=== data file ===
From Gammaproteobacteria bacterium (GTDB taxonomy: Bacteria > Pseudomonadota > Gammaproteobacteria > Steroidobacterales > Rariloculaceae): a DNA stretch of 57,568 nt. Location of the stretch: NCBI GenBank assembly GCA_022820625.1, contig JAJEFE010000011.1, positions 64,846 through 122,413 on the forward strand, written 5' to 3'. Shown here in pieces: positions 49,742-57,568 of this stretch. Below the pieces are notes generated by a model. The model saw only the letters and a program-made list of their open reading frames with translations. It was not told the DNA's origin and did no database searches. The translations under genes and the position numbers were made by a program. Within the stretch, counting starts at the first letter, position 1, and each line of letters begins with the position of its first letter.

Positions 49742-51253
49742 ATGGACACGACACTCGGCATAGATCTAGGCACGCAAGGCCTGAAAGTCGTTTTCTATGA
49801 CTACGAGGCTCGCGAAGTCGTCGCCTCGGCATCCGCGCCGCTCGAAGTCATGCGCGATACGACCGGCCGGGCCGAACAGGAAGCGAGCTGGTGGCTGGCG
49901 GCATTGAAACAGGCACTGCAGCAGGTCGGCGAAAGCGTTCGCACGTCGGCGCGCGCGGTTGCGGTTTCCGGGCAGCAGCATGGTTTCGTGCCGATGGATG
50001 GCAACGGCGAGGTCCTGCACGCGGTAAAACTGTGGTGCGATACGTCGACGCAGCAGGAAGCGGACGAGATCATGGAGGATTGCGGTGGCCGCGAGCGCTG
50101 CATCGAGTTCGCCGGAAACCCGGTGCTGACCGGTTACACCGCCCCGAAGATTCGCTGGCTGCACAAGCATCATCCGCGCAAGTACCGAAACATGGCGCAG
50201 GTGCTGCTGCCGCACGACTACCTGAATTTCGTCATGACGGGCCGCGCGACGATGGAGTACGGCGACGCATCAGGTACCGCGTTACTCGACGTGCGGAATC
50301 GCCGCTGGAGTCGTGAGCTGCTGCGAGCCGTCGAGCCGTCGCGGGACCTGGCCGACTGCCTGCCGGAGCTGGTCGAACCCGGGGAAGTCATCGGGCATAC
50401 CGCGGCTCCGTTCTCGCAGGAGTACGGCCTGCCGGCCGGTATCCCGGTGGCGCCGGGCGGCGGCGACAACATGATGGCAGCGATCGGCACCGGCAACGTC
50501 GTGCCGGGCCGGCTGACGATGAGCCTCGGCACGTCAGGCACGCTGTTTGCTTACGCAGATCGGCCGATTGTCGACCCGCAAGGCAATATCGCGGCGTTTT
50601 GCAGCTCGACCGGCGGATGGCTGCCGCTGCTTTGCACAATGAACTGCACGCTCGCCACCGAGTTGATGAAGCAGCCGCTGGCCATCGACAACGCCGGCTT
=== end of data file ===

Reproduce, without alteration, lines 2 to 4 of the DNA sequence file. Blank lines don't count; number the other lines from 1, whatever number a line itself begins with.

Positions 49742-51253
49742 ATGGACACGACACTCGGCATAGATCTAGGCACGCAAGGCCTGAAAGTCGTTTTCTATGA
49801 CTACGAGGCTCGCGAAGTCGTCGCCTCGGCATCCGCGCCGCTCGAAGTCATGCGCGATACGACCGGCCGGGCCGAACAGGAAGCGAGCTGGTGGCTGGCG